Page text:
SMART Goals Explained

smart goals explained

SMART Goals – What Are They?

If you’ve done any research into goal setting, you’ve no doubt come across the acronym SMART. While many theories and frameworks for goal setting exist, SMART is definitely the most popular. This handy acronym – specific, measurable, attainable, relevant, timely – is a fantastic way to evaluate each and every goal you set. Sometimes the specific words vary slightly, but the idea is the same. SMART goals integrate perfectly with my goal setting system, and I utilize them every time I create a new goal. So how do you go about creating SMART goals? It’s not too hard. In this article, I’ll break down each letter and give examples to highlight how to best utilize the SMART system.

S- Specific

The S is the most important letter of the SMART acronym, so it’s great that it comes first. It stands for specific, and if you remember anything from this article, remember this – you should never set a vague goal. This is the who, what, when, where, and why of your goals. The more specific you can be, the better. As an example: “I want to lose weight this year” is a poor goal. It has great intentions, no doubt, but is far too broad. A better goal is “I will lose 10 pounds by July 1st.” If you wanted to be even more specific, you could go as far as to say “I will lose 10 pounds by July 1st through 30 minutes of cardio 5 times per week.” There’s no such thing as too specific when it comes to goals.

M – Measurable

The next letter, M, is for measurable. The previous situation, weight loss, is a great example of a measurable goal. 10 pounds of weight loss is easy to quantify. Other goals are harder to measure, but it’s always beneficial to try and find a way. “I will be more outgoing this year” is a start, but how does one measure outgoing-ness? However, saying “I will talk to one new person at work each week” works well. It’s easy to know if you’ve talked to someone new vs estimating how outgoing you’ve been. Always create your goals with the end result in mind.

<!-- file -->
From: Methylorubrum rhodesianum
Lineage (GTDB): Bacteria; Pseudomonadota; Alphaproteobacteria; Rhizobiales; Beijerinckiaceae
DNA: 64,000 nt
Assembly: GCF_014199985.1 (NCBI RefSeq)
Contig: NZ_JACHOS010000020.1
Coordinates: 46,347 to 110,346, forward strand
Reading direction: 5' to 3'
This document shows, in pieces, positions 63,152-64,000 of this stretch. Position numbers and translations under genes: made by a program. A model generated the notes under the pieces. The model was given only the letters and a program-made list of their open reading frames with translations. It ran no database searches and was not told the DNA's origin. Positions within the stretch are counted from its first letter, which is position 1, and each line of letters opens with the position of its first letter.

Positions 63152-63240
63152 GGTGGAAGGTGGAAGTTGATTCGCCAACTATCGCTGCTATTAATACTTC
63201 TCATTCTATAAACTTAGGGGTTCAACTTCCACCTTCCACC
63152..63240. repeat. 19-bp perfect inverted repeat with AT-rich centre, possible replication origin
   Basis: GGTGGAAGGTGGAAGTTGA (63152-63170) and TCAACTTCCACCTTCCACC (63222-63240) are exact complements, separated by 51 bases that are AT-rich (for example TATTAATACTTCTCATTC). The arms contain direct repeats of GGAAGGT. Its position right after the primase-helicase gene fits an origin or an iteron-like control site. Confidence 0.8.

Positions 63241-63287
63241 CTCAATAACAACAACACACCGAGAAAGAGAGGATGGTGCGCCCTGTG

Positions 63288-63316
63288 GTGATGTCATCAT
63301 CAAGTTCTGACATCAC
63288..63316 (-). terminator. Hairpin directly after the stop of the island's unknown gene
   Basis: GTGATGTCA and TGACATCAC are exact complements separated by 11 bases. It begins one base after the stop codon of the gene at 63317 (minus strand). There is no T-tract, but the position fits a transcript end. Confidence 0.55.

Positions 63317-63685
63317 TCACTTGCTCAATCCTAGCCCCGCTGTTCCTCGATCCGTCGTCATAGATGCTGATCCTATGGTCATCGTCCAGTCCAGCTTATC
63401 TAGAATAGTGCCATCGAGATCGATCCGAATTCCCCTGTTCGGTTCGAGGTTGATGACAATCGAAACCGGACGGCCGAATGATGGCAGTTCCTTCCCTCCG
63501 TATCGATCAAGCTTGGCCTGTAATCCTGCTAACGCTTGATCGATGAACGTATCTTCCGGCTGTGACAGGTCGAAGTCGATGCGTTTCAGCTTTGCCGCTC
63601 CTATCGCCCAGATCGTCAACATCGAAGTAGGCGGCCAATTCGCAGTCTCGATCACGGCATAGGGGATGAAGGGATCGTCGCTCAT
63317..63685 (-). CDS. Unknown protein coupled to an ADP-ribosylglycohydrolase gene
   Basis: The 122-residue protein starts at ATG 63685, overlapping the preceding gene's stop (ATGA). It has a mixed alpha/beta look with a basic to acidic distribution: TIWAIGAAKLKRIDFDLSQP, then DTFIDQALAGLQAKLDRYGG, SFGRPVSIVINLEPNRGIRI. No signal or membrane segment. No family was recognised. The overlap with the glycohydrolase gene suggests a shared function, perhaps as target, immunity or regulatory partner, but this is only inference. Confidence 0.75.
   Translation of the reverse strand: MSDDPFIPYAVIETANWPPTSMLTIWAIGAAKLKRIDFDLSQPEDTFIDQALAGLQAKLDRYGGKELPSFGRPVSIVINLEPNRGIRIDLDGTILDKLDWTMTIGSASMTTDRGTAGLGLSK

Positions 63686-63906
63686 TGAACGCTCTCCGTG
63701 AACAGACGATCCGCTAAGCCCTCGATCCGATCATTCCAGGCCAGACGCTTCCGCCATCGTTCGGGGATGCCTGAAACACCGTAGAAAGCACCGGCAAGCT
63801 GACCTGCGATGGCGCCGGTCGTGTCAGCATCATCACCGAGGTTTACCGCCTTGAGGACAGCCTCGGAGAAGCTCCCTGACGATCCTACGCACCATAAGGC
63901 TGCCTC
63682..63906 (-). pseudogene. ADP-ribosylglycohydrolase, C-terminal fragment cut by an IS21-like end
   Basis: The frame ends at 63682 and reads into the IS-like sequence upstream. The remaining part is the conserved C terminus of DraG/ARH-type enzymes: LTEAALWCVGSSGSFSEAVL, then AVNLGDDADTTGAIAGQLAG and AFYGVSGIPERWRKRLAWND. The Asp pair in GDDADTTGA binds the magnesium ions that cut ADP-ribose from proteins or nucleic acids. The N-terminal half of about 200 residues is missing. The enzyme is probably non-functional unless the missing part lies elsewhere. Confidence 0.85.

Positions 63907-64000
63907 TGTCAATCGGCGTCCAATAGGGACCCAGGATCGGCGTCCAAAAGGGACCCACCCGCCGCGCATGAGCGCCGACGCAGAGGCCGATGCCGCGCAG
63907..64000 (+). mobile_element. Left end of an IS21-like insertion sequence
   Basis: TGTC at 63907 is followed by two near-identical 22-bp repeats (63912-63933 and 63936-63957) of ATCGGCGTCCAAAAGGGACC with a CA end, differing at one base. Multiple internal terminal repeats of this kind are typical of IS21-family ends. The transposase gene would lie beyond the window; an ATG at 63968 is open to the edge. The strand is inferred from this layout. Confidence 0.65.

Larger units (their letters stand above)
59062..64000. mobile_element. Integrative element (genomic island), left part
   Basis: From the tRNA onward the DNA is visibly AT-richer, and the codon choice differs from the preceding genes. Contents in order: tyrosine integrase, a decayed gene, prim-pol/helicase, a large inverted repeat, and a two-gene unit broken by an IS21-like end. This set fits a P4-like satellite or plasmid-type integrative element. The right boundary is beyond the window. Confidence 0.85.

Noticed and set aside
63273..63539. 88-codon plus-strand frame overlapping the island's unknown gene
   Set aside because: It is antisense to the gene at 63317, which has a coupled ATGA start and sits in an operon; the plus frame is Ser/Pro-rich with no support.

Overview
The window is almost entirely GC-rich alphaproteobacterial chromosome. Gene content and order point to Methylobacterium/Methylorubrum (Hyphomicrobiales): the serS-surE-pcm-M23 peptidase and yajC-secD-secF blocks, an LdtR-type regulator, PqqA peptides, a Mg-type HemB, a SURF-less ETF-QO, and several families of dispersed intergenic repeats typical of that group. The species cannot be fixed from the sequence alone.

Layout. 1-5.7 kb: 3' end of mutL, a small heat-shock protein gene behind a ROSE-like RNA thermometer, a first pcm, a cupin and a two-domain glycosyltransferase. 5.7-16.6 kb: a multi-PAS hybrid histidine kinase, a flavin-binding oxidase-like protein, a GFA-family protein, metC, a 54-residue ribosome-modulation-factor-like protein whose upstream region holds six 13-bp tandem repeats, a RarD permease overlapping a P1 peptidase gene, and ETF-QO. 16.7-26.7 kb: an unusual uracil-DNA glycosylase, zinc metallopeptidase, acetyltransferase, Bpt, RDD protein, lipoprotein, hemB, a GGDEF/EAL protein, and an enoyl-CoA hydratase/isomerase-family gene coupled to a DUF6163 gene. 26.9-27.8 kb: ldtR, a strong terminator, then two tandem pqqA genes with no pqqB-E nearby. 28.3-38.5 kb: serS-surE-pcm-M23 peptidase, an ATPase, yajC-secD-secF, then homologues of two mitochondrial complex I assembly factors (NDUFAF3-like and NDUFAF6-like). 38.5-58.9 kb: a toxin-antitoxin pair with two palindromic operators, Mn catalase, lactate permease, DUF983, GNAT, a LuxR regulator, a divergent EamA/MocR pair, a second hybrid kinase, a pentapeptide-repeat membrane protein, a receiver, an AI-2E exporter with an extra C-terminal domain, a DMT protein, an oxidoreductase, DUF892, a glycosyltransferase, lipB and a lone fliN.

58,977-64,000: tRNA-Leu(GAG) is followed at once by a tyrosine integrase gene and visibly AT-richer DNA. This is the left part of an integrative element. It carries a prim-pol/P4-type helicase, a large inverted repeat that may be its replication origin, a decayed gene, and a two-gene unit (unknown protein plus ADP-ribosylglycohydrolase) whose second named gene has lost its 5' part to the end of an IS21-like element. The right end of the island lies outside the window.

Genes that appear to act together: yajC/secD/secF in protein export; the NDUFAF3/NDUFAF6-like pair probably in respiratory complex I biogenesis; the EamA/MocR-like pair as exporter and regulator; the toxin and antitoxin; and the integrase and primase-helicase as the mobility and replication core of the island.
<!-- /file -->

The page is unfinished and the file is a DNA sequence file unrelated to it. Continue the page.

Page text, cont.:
A – Attainable

In the SMART goals acronym, A stands for attainable (or achievable). How does the elementary school saying go, again? “Shoot for the moon, even if you miss you’ll land among the stars.” While this is a great mantra for life, when it comes to goals we want to strike a balance between high aspirations and reality. Setting too lofty of goals can lead to burnout or discouragement when we fall short. Alternatively, we don’t want to set goals so easy that they are accomplished without work. Setting attainable goals is a matter of considering the end result we desire, the time frame we would like to achieve it in, and how rapidly we can make it there. If someone has the goal of becoming a millionaire, getting there in a year may be unreasonable. However, saving 15-20% of each paycheck may be challenging but doable.

R – Relevant

There are a million different goals we could potentially set. It’s easy to be overwhelmed with all the ways we could improve ourselves. When it comes to SMART goals, focusing on those objectives which would be the most beneficial in your current situation is the most rewarding. A goal of traveling more often is exciting, but creating a plan to pay off your debt may be the most relevant goal at the time. Don’t overwhelm yourself with too many goals – narrow in on those goals that are most relevant to your current priorities.

T – Timely

The last letter in the SMART goals framework is T, which stands for timely. With enough time and determination, almost any goal is achievable. However, if all of our goals reach success late in life then we miss out on a large portion of our potential. The benefits from weight loss, for example, begin as soon as the weight is lost. Stretching out that goal simply prolongs the time without the reward. Timely goals are realistic but have a defined endpoint. Look again at those end results you desire – what do you need to do in 1 week, 1 month, or 6 months to reach those goals? Just like you should never have a vague goal, you should never have a goal without a timeframe.